Home Mark Obenshain: Inauguration reflections

Mark Obenshain: Inauguration reflections


Well, here we are. It is inauguration weekend in Richmond, and we are going to witness the swearing in of three Democrats—for Governor, Lieutenant Governor, and attorney general. Bill and Hillary Clinton will be there. I hear that Vice President Biden will be in attendance. Undoubtedly, a coterie of Hollywood luminaries will show up for portions of the festivities.

obenshain2I’ll also be there, on the portico of the Capitol, to witness the event, and I encourage you to watch it—and to remember it.  As Republicans, we have our work cut out for us over the next four years.

For me, the occasion will be bittersweet, but it will fortify my commitment to work over the next four years to ensure that we have a very different situation onJanuary 15, 2018.

I congratulate Governor-elect McAuliffe, Lt. Governor-elect Northam, and Attorney General-elect Herring on their victories, and will look for opportunities to work together with them for the best interest of Virginians. There will be many such opportunities.

Unfortunately, however, the incoming Administration is one that is guided by a philosophical compass that is very different from yours and mine. We all know what to expect from the new Administration. But if nothing else, this will give Republicans the opportunity to demonstrate our commitment to mainstream Virginia values.

The fight for limited government, personal freedom and conservative principles that get results is not over.  We have to continue to fight together for policies that expand the realm of personal freedom and make Virginia a better place to live, work, and raise a family. And we have to continue to reach out to Republicans, Independents, and conservative Democrats to find common ground in pursuing that goal.

We need to continue to communicate that vision, and to do so in a way that connects the principles of fiscal responsibility, individual freedom, and personal responsibility to the day-to-day lives, hopes, and dreams of the people of Virginia.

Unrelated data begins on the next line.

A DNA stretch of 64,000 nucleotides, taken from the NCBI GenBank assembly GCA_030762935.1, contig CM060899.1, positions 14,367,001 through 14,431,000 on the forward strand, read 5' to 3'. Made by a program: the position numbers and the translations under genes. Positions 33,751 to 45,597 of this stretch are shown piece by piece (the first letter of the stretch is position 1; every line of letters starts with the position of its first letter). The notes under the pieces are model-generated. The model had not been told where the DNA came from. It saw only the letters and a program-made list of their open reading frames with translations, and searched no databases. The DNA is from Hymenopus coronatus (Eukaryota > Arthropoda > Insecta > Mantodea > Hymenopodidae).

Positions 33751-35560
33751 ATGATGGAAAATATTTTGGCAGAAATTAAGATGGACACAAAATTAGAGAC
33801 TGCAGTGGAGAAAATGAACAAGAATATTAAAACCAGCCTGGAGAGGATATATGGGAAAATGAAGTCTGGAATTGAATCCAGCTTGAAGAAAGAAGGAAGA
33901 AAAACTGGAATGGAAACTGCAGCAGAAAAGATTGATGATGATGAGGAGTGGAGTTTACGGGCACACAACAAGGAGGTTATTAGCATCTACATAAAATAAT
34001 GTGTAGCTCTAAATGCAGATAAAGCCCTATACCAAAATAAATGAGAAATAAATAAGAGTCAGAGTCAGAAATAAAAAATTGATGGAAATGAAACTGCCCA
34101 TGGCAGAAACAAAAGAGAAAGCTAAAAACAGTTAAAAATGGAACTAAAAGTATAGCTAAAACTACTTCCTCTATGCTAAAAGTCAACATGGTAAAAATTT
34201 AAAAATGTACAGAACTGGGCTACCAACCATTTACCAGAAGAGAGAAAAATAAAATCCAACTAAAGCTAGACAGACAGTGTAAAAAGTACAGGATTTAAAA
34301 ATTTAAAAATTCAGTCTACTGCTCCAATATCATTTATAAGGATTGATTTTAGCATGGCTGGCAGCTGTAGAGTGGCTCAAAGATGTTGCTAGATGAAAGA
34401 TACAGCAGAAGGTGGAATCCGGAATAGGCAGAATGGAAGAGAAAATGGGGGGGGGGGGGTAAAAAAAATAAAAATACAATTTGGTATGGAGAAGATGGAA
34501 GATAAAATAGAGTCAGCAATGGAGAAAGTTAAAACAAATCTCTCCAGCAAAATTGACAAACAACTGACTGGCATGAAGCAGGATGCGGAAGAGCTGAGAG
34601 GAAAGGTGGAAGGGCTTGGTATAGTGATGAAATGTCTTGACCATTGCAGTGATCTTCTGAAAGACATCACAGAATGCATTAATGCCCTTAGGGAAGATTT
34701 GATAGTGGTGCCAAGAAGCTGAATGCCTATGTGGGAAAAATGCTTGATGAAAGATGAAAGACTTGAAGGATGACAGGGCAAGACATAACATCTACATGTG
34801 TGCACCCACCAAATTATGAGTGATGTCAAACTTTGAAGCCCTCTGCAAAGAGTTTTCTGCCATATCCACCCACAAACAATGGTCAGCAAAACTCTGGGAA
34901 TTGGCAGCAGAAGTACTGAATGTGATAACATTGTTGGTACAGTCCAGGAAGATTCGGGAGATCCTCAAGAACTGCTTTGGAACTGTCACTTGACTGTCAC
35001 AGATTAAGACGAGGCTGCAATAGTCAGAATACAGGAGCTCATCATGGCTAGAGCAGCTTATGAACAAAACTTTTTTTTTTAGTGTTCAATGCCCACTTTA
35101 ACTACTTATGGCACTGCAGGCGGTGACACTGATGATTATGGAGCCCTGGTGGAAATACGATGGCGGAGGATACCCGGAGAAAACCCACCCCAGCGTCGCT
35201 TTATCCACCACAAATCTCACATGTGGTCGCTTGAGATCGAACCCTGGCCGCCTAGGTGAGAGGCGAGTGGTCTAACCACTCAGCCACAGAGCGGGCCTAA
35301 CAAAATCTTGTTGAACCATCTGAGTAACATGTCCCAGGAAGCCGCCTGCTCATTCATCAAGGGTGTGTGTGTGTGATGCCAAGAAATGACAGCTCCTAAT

Together, we need to work hard to make Virginia a better place to create jobs—good jobs—so we can give Virginians a hand up, not a handout.

We need to fight for educational choice, providing accountability and opportunity for communities where schools are failing their kids.

We have to work to see that Virginia is a good steward of taxpayer dollars, so that the people of Virginia can keep more of what they earn.

In short, we must continue to fight for conservative principles—mainstream principles—that get results for the people of Virginia.

With Democrats occupying all three statewide offices here in Virginia, having a strong and united voice from the Republican Party, guided by these principles, is more important than ever. And it’s not enough for us to be guided by these principles; we need to talk about how they will make a difference in the daily lives of our fellow Virginians.

In Washington, D.C., we are seeing the end result of big government arrogance and incompetence with this disastrous Obamacare rollout.  After three years and $640 million the federal government could not even build a working website. But even worse, despite the promises of President Obama and many Democrats, we’re now seeing hundreds of thousands of our fellow Americans losing health insurance they like and want to keep. This fall, we’re going to work together to make sure we hold senator mark warner accountable for being the decisive vote that gave us Obamacare.

But it’s not enough to oppose big government blunders and abuses. We have to be for something; we have to put our principles into practice working for the good of all Virginians.

That means working to create jobs, giving Virginians a hand up, not a hand out. It means working for educational choice, accountability, and opportunity for communities where schools are failing children. It means continuing to stand for the protection of innocent human life, and making the case for why individuals are better equipped than the government to decide how to spend their hard-earned resources. It means reaching out to entrepreneurs and small business owners in immigrant communities before it’s an election year to explain not just why the other side is mistaken, but how our policies will help them grow their businesses and create greater opportunity for their kids.

We’re frankly playing catch up in a lot of these communities. These are political mission fields, and we must start this work.

If we want to continue to have a voice in the direction our Commonwealth is headed, this work has to start. This weekend is a good time to begin.

Mark Obenshain is a Virginia state senator.



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